Paralegal jailed for leaking Crown Prosecution Service files to criminal gangs

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a former Crown Prosecution Service The activist has been jailed after downloading and forwarding highly sensitive files, which fell into the hands of criminal gangs.

Paralegal Rachel Simpson, 39, from newport, South Walesworked for mussel Known to have started accessing content illegally since 2003 and from 2016 to 2020.

The single mother’s “inexplicable” actions were said to have been motivated not financially but to retain the attention of an ex-boyfriend, Cardiff premier court Heard it on Friday.

The court was told that much of the information obtained by Simpson over a four-year period related to complex police operations in a high-level conspiracy to supply drugs and money laundering cases in South Wales.

Searches entered by Simpson on the CPS and Crown Court computer systems often contained the names of well-known drug dealers – some of whom she was said to be familiar with.

Documents from those systems were later found to have been downloaded by Simpson onto his laptop. She is also known to have made hard copies of some of those files, which were later passed on to third parties.

In April 2019 a bundle of printed documents was handed over anonymously by Simpson to a solicitor firm in Birmingham representing Newport gangster Jerome Nunes – who was arrested on the city’s streets with over £10 million of class A drugs Was jailed for his role in the flood. ,

The documents came to the attention of police after they were presented to the court as part of an appeal to overturn Nunes’ conviction.

Simpson’s fingerprints were discovered on the papers, along with the fingerprints of Nunes’ girlfriend and associate.

In May 2020, Simpson downloaded an eight-page document detailing a surveillance operation being carried out on a drug gang in Porth, Rhondda Sion Taff.

A photo of the document was shared a day later among criminals – one of whom was former Newport kingpin Stephen Gibbons – on EncroChat, an encrypted messaging platform.

Prosecutor David Temkin Casey said the information had caused those being surveilled to “modify their criminal tactics”.

Some of the messages sent on EncroChat included references to a “busy person in Newport” who “receives the CPS papers for us”.

The image was discovered by Terion, the regional organized crime unit for South Wales, after they were given access to EncroChat data by the National Crime Agency (NCA) after French authorities hacked the service.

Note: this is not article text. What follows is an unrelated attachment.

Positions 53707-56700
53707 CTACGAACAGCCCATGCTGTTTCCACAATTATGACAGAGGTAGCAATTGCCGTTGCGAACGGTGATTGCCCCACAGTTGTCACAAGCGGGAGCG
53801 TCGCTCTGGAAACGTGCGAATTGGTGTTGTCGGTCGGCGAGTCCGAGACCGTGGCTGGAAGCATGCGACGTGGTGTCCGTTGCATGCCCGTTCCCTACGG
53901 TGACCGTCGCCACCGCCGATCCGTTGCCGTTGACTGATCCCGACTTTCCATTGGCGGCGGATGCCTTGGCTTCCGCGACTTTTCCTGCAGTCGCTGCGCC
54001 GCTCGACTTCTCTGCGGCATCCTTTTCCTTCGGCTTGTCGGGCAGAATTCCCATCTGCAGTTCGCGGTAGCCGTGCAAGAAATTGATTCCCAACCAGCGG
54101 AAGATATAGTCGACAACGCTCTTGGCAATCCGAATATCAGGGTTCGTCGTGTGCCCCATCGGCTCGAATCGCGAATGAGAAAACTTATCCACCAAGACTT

This led investigators to Simpson, whom authorities arrested at his home in June 2020.

He was later indicted and admitted two counts of misconduct in public office and 29 counts of unauthorized use of computer systems.

Other information Simpson was found to have included access to applications by police to use as evidence evidence calls made to the prison phone by former drug-dealer David Perry.

Personal statements from victims written by a barrister and a detective chief inspector, which were read out to the court by Mr Temkin, detailed how Simpson’s actions affected them personally, but also the relationship between the CPS and the police and Suspicion between different police units led to undermining of trust. How the information was getting leaked.

Edward Hetherington KC, defending Simpson, told the court that his client had a “matrix of vulnerabilities” due to her diagnosis of long-term depression and possible autism and that she was susceptible to “influence and exploitation”.

Sentencing Simpson to six years in prison, High Court judge Mrs Jefford DBE said: “Your offense was not a one-off error of judgement.

“Apart from the two instances of misconduct, you accessed or attempted to access once in 2016, twice in 2017, twice in 2018, then 17 times in 2019 and eight times in 2020 before you were stopped. On some occasions you did this several times in one day.

“The evidence that you often did it when you weren’t at work, late at night or sick made it even more clear that you knew what you were doing was wrong.”

“When interviewed by police, you never offered an explanation or motivation for what you did,” the judge continued.

“The investigation has been conducted to see whether you benefited financially and there is no evidence that you did. In a sense, your actions are inexplicable.

“You said you had a relationship with a man for a few months in 2012 to 2013. About a year later, out of the blue, he asked you to see someone at work for him. You did, and when he told you So you keep doing it.

“You wanted his attention, and you would do everything he said. You didn’t recognize him.

He said: “You knew very well that what you were doing was illegal. You signed the Official Secrets Act.

“The public, the courts, and all those involved in the criminal justice system are entitled to expect the highest level of integrity from CPS.

“What you did is fundamentally undermine the public’s confidence in that integrity, and in CPS’s ability to fairly prosecute defendants.”

Detective Inspector Matt Houghton, of Tarry Police, said: “Simpson enjoyed a position of trust and responsibility within the Crown Prosecution Service, which he betrayed, letting down his colleagues, the police and the public.”